Their natural diet includes mammals and occasionally birds. Small specimens up to 3–4 m (10–14 ft) long eat mainly rodents such as rats, whereas larger individuals switch to prey such as Viverridae (e.g. civets and binturongs), and even primates and pigs. Near human habitation, they are known to snatch stray chickens, cats and dogs on occasion. Among the largest, fully documented prey items to have been taken are a half-starved Sun Bear of 23 kilograms that was eaten by a 6.95 m (23 ft) specimen and took some ten weeks to digest, as well as pigs of more than 60 kg (132 lb). As a rule of thumb, these snakes seem able to swallow prey up to ¼ their own length, and up to their own weight. As with all pythons, they are primarily ambush hunters, usually waiting until prey wanders within strike range before seizing it in their coils and killing via constriction. However, there is at least one documented case of a foraging python entering a forest hut and taking a child.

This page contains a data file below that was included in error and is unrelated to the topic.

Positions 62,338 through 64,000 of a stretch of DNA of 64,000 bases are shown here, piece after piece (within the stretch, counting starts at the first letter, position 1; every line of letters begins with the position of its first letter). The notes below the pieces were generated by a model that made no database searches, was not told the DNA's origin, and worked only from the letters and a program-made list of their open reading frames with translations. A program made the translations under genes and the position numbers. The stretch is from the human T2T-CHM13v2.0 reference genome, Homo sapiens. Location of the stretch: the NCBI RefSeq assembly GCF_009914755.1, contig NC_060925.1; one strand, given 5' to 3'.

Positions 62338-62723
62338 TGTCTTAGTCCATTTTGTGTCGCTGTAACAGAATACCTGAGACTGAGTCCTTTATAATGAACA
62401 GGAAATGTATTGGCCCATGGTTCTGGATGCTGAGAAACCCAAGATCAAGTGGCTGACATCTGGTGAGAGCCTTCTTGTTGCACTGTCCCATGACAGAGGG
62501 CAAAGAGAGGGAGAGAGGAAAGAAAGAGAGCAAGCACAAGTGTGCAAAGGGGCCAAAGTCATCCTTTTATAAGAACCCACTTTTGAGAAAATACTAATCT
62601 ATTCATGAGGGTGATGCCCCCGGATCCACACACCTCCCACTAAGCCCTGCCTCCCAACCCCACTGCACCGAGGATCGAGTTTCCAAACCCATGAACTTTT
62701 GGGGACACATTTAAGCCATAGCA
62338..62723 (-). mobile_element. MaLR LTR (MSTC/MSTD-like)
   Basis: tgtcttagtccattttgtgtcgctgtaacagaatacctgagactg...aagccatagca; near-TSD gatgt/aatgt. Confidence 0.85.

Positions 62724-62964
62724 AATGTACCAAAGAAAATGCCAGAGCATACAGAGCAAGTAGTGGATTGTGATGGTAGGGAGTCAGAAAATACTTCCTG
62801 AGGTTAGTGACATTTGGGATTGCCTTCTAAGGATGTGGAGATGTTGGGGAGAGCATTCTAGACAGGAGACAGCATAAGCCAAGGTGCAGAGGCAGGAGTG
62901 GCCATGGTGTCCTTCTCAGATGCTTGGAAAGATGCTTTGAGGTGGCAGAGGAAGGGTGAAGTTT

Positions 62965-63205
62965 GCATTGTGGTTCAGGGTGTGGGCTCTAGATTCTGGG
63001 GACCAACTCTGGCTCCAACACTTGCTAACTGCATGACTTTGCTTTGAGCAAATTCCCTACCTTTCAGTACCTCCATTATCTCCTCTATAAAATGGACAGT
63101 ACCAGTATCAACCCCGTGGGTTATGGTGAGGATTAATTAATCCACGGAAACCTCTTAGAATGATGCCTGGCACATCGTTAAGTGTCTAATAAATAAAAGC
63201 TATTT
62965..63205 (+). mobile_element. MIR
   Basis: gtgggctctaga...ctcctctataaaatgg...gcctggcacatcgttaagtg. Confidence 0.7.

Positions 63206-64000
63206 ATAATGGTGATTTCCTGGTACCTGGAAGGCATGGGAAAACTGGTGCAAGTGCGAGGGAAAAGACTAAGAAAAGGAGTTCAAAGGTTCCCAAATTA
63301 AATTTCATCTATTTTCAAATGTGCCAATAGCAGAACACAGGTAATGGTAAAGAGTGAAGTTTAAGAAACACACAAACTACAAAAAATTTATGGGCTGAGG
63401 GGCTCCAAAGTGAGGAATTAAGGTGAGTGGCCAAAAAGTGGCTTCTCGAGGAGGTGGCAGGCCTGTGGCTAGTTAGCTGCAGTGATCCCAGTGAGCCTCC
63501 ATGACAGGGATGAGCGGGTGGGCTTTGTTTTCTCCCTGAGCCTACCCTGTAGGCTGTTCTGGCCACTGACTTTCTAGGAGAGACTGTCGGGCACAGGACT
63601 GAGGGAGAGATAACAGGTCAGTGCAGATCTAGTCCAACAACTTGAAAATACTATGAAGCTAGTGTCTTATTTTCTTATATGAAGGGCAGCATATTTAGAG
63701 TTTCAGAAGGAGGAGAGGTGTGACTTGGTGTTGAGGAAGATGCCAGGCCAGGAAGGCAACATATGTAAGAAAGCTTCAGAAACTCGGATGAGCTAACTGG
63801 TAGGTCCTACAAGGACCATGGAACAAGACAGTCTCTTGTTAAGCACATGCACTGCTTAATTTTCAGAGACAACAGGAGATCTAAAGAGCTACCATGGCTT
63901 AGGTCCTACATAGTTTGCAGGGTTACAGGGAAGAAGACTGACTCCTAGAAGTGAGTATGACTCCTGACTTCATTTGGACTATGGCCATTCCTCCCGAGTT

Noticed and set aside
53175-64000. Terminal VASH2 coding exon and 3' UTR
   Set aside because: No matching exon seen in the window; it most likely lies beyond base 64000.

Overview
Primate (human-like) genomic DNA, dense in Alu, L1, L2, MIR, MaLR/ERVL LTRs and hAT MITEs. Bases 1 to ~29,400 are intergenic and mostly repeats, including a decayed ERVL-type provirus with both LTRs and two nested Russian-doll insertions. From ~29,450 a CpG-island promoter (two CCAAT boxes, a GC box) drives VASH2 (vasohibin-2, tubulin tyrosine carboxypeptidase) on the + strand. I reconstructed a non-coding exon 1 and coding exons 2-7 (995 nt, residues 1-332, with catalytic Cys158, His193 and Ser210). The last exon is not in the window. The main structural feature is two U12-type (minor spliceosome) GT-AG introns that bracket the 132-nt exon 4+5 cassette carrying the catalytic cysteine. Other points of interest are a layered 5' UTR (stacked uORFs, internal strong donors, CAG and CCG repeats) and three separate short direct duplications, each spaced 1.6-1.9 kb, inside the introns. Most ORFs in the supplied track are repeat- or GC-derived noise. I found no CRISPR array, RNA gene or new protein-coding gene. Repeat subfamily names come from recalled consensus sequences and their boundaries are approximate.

Danger to humans

Attacks on humans are rare, but this species has been responsible for several human fatalities, in both the wild and captivity. They are among the few snakes that have been fairly reliably reported to eat people, although only a few cases of the snake actually eating (rather than just killing) a human appear to be authenticated:

Two incidents, apparently in early 20th century Indonesia: On Salibabu, a 14-year-old boy was killed and supposedly eaten by a specimen 5.17 m (c.17 ft) in length. Another incident involved an adult woman reputedly eaten by a "large reticulated python", but few details are known.
Franz Werner reported a case from Burma occurring either in the early 1910s or in 1927.A jeweller named Maung Chit Chine, who went hunting with his friends, was apparently eaten by a 6 m (20 ft.) specimen after he sought shelter from a rainstorm in or under a tree. Supposedly, he was swallowed feet-first, contrary to normal snake behavior, but perhaps the easiest way for a snake to actually swallow a human.
In 1932, Frank Buck wrote about a teenage boy who was eaten by a pet 25 ft (7.6 m). reticulated python in the Philippines. According to Buck, the python escaped, and when it was found, a human child's shape was recognised inside the snake. It turned out to be the son of the snake's owner.
Among a small group of Agta negritos in the Philipppines, six deaths by python have been documented within a period of 40 years, plus one who died later of an infected bite.